|Frank Beddor, Producer & New York Times Best Seller, "The Looking Glass Wars"
IAE: Can you tell us a little bit about what Automatic Games is and what you have going with that
branch of your company?
FB: I’m really excited about it, almost more than the movie or anything else I’m doing. The reason goes back to
what I said about being a writer versus an actor; just having freedom and control over your own career. In the
movie business there’s nothing like a movie to drive your story into popular culture. But it is a political
nightmare to navigate through the shark infested waters of Hollywood when it comes to getting your movie
produced, and achieving high quality. In the gaming world it’s also difficult when you are talking about doing
the console games for Xbox or Playstation. But my company is focused on casual, social gaming. You’ve
probably read about the Farmville’s of the world who have made lots of money, or selling for lots of money; that’
s the space that I’m in. The difference is there’s no other game that has fiction based on books, allowing you to
be social, have game play, and currency of the world and that’s what I’ve created. I created that with a game
that is based on my books called, ‘Card Solider Wars’ [www.cardsoliderwars.com]. Also, my partner, PJ
Haarsma, and me has created a game called ‘Rings of Orbis’ [www.ringsoforbis.com] that is based on his 4
book series, ‘The Soft Wire.’ We’ve raised money for our company, and have been scaling up. We make
money from the micro-transactions made by the players in the game using currency, in my case ‘Wondercash.’
These players take the Wondercash and it allows them to do things with the game. The newest thing that we’
ve created is story missions. We did a survey of our 120,000 players, and their number one thing is that they
want more story. Everything we’re doing now that has to do with story will publish inside the game as one or
two chapters, and the players will go on these missions to find the chapters. They can buy the chapters with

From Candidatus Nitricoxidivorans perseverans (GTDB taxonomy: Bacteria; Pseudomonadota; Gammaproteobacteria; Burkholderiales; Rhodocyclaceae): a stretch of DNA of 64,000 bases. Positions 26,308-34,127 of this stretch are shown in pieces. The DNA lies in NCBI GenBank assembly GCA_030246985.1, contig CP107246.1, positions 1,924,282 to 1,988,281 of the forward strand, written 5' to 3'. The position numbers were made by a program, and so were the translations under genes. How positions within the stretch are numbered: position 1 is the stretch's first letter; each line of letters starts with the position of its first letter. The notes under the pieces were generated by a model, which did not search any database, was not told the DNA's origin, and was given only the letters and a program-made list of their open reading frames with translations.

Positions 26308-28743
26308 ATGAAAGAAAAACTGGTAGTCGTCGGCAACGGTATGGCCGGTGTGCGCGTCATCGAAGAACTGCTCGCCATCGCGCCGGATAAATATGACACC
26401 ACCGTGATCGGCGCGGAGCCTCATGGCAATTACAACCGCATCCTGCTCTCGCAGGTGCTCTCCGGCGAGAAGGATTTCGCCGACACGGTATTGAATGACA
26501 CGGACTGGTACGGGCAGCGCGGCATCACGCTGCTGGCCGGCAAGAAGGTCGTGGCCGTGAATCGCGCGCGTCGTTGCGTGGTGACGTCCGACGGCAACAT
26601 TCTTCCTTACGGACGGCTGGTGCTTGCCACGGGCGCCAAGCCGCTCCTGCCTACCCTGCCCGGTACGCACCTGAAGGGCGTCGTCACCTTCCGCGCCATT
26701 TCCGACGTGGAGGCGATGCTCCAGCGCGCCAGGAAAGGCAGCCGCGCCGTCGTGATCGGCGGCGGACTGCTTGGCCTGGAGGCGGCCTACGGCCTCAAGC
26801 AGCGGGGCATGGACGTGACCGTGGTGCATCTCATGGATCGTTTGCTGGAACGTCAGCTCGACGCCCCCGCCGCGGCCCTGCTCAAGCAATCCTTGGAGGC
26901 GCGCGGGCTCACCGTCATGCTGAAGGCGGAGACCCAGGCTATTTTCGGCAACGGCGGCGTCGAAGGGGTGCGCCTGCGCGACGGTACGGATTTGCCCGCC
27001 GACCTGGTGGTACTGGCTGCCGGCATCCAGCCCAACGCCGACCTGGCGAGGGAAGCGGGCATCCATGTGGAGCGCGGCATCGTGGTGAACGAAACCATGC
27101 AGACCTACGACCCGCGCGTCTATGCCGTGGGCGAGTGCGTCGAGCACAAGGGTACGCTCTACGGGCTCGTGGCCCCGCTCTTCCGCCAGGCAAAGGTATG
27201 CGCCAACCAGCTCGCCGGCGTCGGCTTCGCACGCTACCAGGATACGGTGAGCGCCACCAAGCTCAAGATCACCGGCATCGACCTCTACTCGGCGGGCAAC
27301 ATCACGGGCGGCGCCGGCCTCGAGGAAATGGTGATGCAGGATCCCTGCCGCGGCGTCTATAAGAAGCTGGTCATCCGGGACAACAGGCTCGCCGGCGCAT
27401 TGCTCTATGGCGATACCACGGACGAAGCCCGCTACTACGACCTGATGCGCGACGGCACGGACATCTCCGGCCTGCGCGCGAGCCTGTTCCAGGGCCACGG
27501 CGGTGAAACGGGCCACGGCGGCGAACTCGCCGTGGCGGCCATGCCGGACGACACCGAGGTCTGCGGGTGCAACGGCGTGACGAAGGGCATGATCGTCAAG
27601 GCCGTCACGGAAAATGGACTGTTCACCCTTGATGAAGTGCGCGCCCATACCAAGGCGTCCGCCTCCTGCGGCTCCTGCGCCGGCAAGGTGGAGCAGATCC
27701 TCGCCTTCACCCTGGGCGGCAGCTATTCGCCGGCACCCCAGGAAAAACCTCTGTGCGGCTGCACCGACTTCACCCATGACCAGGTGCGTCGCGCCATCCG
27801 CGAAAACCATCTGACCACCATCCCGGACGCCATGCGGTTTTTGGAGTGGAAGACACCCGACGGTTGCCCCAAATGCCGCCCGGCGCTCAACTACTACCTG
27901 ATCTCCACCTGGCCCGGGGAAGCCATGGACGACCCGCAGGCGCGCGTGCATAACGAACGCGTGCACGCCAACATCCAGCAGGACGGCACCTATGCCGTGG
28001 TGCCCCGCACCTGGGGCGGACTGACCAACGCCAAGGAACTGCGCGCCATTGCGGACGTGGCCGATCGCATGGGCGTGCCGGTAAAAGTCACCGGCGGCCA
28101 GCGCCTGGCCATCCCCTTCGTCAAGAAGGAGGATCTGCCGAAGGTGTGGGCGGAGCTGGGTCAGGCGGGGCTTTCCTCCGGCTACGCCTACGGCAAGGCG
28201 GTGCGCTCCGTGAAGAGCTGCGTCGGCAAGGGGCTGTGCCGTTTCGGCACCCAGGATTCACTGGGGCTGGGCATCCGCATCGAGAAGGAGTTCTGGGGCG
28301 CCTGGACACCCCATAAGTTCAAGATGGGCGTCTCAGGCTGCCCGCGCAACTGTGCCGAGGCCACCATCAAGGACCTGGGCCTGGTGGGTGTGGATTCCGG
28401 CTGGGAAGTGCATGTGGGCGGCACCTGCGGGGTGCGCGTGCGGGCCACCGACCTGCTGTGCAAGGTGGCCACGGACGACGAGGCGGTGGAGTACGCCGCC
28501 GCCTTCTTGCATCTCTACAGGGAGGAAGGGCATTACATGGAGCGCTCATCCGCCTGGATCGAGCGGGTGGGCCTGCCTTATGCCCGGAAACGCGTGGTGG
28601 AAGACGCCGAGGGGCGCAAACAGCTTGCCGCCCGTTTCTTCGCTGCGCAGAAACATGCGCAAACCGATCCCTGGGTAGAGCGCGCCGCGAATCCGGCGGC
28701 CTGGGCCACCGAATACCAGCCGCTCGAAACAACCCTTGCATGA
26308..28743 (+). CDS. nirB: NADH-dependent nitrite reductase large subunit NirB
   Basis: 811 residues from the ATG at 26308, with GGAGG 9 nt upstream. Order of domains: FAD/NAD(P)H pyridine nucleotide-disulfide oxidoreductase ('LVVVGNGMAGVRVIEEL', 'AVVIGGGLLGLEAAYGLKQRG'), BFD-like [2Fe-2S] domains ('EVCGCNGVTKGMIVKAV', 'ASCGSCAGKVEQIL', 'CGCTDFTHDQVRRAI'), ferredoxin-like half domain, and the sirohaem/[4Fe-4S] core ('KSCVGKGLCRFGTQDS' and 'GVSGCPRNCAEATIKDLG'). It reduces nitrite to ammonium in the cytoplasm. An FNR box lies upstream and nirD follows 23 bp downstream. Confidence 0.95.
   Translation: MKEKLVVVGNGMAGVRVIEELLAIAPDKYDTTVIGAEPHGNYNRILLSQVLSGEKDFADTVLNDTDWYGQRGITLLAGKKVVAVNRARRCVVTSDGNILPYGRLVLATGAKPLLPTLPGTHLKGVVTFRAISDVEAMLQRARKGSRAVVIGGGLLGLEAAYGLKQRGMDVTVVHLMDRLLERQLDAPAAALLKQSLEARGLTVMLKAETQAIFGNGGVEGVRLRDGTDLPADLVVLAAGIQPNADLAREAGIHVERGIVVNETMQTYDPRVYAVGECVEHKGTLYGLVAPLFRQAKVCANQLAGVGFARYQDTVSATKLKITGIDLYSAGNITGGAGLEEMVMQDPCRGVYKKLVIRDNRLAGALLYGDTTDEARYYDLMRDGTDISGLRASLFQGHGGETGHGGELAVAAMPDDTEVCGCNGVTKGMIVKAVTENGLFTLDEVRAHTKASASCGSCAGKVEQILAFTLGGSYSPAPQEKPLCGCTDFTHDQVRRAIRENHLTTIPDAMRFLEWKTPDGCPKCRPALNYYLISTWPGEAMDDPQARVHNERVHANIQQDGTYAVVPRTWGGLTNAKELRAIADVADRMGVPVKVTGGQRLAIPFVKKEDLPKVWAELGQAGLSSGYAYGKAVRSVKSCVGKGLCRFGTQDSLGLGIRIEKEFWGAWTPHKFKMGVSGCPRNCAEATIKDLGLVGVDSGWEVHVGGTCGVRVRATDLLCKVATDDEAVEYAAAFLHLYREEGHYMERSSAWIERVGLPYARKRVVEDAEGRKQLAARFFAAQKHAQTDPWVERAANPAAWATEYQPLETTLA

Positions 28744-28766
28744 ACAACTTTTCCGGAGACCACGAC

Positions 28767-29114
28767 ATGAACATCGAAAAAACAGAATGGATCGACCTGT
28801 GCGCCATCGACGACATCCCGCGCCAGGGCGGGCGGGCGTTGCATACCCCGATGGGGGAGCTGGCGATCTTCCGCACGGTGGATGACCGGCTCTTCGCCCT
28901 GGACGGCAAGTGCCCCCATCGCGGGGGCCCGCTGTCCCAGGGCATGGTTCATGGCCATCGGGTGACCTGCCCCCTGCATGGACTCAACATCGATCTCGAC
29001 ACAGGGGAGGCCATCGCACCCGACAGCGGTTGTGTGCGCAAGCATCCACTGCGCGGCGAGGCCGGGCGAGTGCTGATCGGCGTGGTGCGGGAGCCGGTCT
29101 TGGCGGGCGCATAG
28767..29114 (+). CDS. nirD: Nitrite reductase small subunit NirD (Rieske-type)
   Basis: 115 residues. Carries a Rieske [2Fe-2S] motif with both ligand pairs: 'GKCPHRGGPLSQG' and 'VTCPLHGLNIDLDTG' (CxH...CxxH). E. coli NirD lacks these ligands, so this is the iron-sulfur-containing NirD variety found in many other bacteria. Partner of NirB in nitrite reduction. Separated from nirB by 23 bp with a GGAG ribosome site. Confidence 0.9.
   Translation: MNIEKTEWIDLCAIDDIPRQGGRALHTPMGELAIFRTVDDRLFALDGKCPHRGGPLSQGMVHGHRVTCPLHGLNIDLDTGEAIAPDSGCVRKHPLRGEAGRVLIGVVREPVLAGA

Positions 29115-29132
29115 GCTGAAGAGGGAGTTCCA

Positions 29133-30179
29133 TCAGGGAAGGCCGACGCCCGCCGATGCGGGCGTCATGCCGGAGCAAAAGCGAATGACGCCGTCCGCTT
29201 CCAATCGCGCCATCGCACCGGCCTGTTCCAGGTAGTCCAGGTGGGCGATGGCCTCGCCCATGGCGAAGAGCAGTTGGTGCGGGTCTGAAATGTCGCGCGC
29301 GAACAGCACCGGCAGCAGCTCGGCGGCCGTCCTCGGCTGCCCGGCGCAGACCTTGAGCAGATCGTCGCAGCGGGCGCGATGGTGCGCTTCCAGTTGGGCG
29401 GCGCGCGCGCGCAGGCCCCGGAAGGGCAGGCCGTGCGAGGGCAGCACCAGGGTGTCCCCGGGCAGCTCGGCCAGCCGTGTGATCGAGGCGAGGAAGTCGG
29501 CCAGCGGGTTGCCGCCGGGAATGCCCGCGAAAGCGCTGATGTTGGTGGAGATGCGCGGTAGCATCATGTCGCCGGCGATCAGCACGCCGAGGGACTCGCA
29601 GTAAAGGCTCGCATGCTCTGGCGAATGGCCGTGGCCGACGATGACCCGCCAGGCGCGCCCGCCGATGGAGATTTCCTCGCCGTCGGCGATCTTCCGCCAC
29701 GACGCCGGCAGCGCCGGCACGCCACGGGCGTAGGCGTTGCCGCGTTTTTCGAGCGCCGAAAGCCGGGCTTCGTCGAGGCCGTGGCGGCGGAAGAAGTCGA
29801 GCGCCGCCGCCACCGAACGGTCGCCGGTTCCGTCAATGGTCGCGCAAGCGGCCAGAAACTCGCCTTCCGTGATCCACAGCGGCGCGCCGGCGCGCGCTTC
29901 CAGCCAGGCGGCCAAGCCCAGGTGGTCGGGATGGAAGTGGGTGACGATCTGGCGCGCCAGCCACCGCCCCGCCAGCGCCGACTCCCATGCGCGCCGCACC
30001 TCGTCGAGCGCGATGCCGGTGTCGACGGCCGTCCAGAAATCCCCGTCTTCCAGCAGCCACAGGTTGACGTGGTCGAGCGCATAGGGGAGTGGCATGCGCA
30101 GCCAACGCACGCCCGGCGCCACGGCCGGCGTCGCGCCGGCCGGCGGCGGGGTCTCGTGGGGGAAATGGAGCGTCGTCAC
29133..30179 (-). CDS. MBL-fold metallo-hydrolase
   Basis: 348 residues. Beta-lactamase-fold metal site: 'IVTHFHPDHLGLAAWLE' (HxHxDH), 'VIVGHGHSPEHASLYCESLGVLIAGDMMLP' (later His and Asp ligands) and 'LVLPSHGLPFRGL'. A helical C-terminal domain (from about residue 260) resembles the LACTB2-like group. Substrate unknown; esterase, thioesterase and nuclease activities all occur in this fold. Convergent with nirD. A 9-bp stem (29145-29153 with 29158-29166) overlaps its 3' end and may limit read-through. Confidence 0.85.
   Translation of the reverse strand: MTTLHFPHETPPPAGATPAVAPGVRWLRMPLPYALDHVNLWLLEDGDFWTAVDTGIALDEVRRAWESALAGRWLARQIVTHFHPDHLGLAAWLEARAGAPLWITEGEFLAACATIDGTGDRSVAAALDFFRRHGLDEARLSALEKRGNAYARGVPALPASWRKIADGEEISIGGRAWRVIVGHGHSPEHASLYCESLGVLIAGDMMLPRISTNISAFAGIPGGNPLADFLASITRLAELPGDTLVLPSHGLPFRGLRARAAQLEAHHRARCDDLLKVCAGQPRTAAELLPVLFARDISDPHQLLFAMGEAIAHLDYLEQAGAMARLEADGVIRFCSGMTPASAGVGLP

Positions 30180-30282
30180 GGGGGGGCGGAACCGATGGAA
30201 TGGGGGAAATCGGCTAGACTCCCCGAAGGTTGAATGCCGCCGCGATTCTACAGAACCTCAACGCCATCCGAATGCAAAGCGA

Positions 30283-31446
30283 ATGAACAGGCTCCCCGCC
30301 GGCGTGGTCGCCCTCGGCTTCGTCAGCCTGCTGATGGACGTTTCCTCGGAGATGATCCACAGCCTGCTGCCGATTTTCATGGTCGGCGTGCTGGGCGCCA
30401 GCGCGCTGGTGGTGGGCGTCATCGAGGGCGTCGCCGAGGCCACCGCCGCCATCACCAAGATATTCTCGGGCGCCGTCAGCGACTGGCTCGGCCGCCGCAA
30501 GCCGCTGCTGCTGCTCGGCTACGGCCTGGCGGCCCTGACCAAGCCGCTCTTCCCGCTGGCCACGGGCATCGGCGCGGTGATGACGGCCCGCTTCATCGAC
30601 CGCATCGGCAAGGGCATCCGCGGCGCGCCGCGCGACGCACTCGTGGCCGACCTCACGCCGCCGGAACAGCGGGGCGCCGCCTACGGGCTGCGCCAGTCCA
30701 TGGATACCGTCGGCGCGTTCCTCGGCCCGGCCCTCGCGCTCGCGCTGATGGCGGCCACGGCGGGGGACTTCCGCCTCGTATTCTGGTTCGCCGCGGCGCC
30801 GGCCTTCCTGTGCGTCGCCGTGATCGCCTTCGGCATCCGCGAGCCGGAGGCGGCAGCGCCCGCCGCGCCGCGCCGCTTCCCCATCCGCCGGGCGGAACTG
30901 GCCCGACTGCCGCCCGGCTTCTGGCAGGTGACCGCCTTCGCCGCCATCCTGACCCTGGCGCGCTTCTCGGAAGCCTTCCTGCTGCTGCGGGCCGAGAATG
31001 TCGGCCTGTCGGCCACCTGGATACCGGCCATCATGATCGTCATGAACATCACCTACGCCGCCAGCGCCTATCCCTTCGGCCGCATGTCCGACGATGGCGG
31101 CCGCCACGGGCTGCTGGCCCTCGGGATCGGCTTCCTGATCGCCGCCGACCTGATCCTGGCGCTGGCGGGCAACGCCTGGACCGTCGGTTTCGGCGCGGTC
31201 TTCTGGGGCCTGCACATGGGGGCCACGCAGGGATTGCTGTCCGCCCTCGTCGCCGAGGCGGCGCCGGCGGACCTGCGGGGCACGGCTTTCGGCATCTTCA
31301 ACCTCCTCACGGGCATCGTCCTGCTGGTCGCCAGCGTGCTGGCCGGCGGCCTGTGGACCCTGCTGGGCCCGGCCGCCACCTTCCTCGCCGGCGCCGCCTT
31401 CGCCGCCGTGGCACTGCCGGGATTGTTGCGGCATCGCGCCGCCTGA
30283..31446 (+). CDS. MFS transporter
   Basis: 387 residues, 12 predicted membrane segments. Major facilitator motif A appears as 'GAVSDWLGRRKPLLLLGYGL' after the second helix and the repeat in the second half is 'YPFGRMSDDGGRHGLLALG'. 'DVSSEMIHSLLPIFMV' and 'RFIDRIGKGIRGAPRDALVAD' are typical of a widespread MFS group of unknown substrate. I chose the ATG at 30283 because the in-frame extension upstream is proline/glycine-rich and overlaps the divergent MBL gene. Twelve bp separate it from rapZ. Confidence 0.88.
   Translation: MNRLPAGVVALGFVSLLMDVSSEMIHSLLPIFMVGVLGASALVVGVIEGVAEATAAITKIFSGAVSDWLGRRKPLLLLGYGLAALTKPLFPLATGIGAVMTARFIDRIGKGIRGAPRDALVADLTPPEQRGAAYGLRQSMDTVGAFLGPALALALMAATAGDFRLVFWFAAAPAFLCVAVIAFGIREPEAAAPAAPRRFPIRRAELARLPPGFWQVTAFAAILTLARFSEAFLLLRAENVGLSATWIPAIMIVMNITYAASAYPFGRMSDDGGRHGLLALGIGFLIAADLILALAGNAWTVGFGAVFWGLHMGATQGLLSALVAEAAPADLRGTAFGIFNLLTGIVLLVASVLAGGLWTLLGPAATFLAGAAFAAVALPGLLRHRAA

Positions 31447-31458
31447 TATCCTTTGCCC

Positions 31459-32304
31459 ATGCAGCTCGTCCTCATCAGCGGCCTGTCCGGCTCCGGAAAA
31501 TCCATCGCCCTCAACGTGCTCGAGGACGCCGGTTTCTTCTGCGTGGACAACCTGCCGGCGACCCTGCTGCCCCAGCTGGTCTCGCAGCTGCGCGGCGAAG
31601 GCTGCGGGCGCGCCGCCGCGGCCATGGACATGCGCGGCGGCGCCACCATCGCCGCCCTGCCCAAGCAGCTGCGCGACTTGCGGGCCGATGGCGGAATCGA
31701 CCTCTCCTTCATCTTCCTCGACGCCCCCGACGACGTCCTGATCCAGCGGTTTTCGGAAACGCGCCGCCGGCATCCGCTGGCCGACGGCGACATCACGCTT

Wondercash and then they’re rewarded with some kind of unique item they can use or trade inside the game.
For me, it’s a very exciting arm of my company.
IAE: What other film projects are you currently working on at the time?
FB: I wrote the story for ‘Monopoly’ and we’ll see what happens. Ridley Scott, who did ‘Gladiator,’ is attached to
direct it. Recently, I sold a story to Sony Pictures called ‘Fondly Fahrenheit’ which I adapted from an amazing
writer Alfred Bester. Chuck Roven and I are developing it and we have Henry Bean writing the screenplay. It’s
lovers on the run in space, so think ‘Bonnie and Clyde’ in space, but with a very unique Bonnie who has a
secret. The tone of it is close to the ‘Borne Identity’ franchise.
IAE: If you could change anything about the entertainment industry what would it be and why?
FB: As a creator, I would make it easier to distribute the content and not have so many “middle men.” The
problem with middle men is each choice that is compromised from the creator, chips away at the original vision.
In the movie business it’s especially prevalent. If you have a lot of power, like James Cameron, then you can
create your movie and nobody’s going to tell you what to do at all. That’s why his [Cameron] movies are so
good; because there aren’t any middle men trying to change the creative vision of the project. Then you have
comedies that come out and people ask why they’re so bad. Well look at the people who are in control;
somebody somewhere is chipping away from what made it funny enough to be put into production in the first
place, but you don’t know it’s happening until it’s too late. It’s almost like eating McDonalds for 20 years and
then wondering why your health is so bad and you’re 500 pounds [laughs]. You don’t realize how you got so
overweight, but it’s because the McDonalds was just chipping away at your health slowly over the years. It’s the
same thing with the movies. First you say, “It’s not that big of a deal,” but then ego gets in the way and then
you go wow that was a really poor casting choice and you can’t recover from it. It’s easier to lose 10 pounds
than it is to kick an actor off a picture [laughs].
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